KIEV: European leaders will meet on Thursday (Friday in Manila) to discuss ways to punish Russia for its absorption of Crimea, as Ukraine draws up plans to pull troops out of the flashpoint peninsula.
The European Union (EU) faces tough decisions in finding a credible response to an explosive security crisis on its eastern frontier, with biting sanctions likely to hurt member states with strong economic links to Russia.
Kiev said it was looking to withdraw its embattled troops from Crimea after pro-Moscow forces seized naval bases and detained Ukraine’s naval chief in a tightening of Russia’s grip on the peninsula.
An ultimatum set by Ukraine’s acting President Oleksandr Turchynov for Crimean authorities to release naval commander Sergiy Gayduk expired on Wednesday, as the White House warned Russia it was “creating a dangerous situation.”
Meanwhile, Kiev announced it was dropping out of a key post-Soviet alliance and would slap entry visas on Russians in response to Moscow’s absorption of the strategic Black Sea peninsula.
A defiant President Vladimir Putin brushed aside global indignation and Western sanctions on Tuesday to sign a treaty absorbing Crimea and expanding Russia’s borders for the first time since World War II.
A Sunday referendum in Crimea, dismissed as illegal by Kiev and the West, showed nearly 97 percent supporting a shift from Ukrainian to Kremlin rule.
Putin employed the help of local militias to seize the mostly Russian-speaking peninsula—a region the size of Belgium that is home to two million people as well as Russia’s Black Sea Fleet—after a tumultuous change in leadership in Kiev in February.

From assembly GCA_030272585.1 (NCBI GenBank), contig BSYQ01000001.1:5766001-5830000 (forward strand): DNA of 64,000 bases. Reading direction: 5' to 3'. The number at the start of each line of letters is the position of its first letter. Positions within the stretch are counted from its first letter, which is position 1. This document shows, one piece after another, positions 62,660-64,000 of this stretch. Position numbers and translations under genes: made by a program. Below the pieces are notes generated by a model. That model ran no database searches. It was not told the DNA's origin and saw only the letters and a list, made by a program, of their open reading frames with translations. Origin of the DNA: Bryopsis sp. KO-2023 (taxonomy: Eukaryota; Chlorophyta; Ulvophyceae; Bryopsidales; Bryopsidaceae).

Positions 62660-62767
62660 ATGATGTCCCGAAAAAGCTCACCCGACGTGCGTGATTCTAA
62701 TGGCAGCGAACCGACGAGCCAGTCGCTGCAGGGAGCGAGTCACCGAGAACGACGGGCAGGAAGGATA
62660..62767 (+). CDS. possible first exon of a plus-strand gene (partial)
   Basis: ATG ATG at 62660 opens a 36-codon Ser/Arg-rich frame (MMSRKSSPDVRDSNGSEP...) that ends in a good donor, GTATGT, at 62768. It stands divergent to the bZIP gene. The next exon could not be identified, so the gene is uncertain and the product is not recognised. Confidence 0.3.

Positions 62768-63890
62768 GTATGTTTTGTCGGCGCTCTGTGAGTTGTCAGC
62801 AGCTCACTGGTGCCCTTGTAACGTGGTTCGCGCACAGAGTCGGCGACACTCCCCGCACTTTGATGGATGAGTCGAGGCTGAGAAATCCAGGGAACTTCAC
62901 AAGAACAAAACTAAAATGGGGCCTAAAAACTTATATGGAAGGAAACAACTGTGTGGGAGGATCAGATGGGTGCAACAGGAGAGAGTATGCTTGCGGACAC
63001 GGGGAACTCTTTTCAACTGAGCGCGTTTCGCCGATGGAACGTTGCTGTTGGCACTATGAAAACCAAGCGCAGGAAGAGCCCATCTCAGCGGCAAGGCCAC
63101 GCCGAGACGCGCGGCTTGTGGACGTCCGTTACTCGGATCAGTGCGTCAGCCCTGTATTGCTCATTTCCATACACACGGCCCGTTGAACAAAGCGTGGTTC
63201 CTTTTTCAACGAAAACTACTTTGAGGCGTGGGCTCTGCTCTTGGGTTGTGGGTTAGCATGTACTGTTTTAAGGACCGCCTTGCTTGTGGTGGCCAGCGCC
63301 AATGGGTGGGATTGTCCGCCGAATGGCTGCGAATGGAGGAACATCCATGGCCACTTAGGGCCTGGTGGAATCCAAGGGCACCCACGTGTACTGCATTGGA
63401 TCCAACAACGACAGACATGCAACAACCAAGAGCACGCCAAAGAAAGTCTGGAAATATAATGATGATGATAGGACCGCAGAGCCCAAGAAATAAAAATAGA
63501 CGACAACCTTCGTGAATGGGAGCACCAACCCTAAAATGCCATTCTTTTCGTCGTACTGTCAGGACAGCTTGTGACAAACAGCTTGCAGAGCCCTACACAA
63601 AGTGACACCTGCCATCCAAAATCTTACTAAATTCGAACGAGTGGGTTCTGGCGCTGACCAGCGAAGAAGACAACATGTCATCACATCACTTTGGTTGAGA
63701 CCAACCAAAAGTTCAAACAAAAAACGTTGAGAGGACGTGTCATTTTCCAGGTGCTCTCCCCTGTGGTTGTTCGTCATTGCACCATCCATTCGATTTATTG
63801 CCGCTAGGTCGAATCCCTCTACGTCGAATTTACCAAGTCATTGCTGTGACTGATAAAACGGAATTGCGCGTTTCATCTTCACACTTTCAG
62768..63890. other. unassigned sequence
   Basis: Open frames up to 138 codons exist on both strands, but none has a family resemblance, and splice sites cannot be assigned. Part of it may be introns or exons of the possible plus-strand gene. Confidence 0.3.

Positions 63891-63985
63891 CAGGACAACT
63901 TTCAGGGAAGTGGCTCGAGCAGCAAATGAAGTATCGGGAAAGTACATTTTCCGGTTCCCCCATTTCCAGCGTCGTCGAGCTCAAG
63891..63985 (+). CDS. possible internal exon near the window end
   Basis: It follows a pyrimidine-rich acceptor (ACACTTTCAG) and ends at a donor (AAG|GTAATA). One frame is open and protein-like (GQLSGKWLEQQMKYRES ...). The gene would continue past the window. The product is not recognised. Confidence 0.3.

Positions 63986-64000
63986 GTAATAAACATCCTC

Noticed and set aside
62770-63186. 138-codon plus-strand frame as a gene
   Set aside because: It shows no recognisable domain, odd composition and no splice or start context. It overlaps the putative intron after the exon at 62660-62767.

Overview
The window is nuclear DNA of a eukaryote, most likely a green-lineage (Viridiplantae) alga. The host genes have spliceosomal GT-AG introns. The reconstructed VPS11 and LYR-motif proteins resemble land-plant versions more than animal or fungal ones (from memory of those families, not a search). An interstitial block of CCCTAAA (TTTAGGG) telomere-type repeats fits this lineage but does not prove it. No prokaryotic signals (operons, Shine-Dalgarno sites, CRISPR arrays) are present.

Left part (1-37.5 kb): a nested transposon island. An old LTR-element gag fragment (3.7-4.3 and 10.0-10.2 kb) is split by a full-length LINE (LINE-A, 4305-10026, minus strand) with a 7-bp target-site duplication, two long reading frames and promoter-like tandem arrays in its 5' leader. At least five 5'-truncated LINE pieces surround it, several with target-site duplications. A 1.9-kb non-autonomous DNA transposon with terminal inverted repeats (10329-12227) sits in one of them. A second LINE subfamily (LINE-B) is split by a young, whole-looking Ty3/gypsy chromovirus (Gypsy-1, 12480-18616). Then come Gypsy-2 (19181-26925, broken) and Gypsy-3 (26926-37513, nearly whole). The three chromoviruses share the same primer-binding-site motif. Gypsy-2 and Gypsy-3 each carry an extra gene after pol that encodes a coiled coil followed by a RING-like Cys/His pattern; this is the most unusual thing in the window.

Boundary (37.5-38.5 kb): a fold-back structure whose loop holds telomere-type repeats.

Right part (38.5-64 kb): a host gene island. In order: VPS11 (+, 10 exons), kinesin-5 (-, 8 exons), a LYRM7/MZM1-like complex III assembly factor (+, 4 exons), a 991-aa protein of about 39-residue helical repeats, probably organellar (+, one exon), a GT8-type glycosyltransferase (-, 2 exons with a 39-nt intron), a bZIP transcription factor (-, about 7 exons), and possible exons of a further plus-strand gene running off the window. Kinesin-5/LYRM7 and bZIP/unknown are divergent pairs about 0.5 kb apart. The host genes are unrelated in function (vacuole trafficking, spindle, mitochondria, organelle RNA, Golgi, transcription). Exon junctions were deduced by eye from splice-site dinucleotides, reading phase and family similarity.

Three months of street revolts led to the ouster of pro-Kremlin President Viktor Yanukovych by pro-Europe leaders who spearheaded three months of deadly protests aimed at pulling Ukraine out of the Kremlin’s orbit.
North Atlantic Treaty Organization (NATO) head Anders Fogh Rasmussen said Russia’s intervention in Crimea marked “the gravest threat to European security and stability since the end of the Cold War.”
Moscow’s ‘wider strategy’
Pro-Russian forces earlier seized two Crimean navy bases and detained Ukraine’s naval chief, sending dozens of despondent Ukrainian soldiers—one of them in tears—fleeing.
Russian Defense Minister Sergei Shoigu later urged Crimea’s pro-Russian leaders to free the naval head Gayduk, but only after the expiry of a 9 p.m. (7 p.m. Manila time) deadline set by Turchynov for the Crimean authorities to release the commander.
Ukraine’s National Security and Defense Council chief Andriy Parubiy said Ukraine was developing a contingency plan to withdraw Crimean servicemen and their family members “so that they could be quickly and efficiently moved to mainland Ukraine.”
The greatest fear facing Kiev’s new leaders and the West is that Putin will push huge forces massed along the Ukrainian border into the Russian-speaking southeastern swathes of the country in a self-professed effort to “protect” compatriots he claims are coming under attack from violent ultra-nationalists.
“We are not speaking about military actions in the eastern regions of Ukraine,” Putin’s spokesman Dmitry Peskov told the BBC.
“But Russia will do whatever is possible . . . to protect and to extend a hand of help to Russians living in eastern regions of Ukraine.”
The head of NATO said the alliance was acutely worried that the crisis reflected a wider “strategy” by Moscow to exert control in the region.